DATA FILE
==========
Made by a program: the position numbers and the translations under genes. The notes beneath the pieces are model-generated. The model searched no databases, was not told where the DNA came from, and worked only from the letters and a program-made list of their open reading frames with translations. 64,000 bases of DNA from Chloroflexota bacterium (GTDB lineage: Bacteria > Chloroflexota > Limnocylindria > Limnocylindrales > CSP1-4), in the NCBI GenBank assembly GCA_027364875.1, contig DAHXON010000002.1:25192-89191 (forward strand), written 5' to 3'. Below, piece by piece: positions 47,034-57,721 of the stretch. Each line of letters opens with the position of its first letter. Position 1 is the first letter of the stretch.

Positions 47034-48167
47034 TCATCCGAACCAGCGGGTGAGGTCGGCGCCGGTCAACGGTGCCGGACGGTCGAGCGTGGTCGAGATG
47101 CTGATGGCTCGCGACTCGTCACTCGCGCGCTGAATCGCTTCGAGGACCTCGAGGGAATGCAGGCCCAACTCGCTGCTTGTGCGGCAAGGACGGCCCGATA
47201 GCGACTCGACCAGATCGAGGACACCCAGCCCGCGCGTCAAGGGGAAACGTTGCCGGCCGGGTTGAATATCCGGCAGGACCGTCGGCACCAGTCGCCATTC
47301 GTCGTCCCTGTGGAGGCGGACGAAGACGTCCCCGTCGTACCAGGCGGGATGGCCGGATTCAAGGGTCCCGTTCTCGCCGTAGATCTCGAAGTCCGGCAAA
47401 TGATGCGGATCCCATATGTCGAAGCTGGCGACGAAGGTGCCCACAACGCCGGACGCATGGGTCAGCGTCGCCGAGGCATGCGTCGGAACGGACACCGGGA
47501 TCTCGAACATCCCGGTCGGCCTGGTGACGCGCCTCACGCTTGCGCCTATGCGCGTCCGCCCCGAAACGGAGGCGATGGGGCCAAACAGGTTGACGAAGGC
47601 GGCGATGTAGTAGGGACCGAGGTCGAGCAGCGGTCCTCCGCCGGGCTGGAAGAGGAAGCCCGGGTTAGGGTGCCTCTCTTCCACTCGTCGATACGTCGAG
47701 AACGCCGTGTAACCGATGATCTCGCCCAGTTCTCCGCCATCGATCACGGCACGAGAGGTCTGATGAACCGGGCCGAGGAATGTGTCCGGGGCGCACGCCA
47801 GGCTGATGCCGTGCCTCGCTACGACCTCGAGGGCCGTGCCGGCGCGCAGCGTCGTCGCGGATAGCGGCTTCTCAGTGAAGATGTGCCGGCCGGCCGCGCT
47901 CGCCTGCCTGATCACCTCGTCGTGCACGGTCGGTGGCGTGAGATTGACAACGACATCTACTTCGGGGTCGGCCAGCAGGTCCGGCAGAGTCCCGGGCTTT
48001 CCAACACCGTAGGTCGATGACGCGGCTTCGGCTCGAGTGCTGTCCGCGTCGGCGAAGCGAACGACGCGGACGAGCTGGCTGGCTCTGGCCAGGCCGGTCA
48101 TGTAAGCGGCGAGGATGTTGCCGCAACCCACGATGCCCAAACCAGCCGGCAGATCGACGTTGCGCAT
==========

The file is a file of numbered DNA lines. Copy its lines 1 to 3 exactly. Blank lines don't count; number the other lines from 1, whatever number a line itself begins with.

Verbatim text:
Made by a program: the position numbers and the translations under genes. The notes beneath the pieces are model-generated. The model searched no databases, was not told where the DNA came from, and worked only from the letters and a program-made list of their open reading frames with translations. 64,000 bases of DNA from Chloroflexota bacterium (GTDB lineage: Bacteria > Chloroflexota > Limnocylindria > Limnocylindrales > CSP1-4), in the NCBI GenBank assembly GCA_027364875.1, contig DAHXON010000002.1:25192-89191 (forward strand), written 5' to 3'. Below, piece by piece: positions 47,034-57,721 of the stretch. Each line of letters opens with the position of its first letter. Position 1 is the first letter of the stretch.

Positions 47034-48167
47034 TCATCCGAACCAGCGGGTGAGGTCGGCGCCGGTCAACGGTGCCGGACGGTCGAGCGTGGTCGAGATG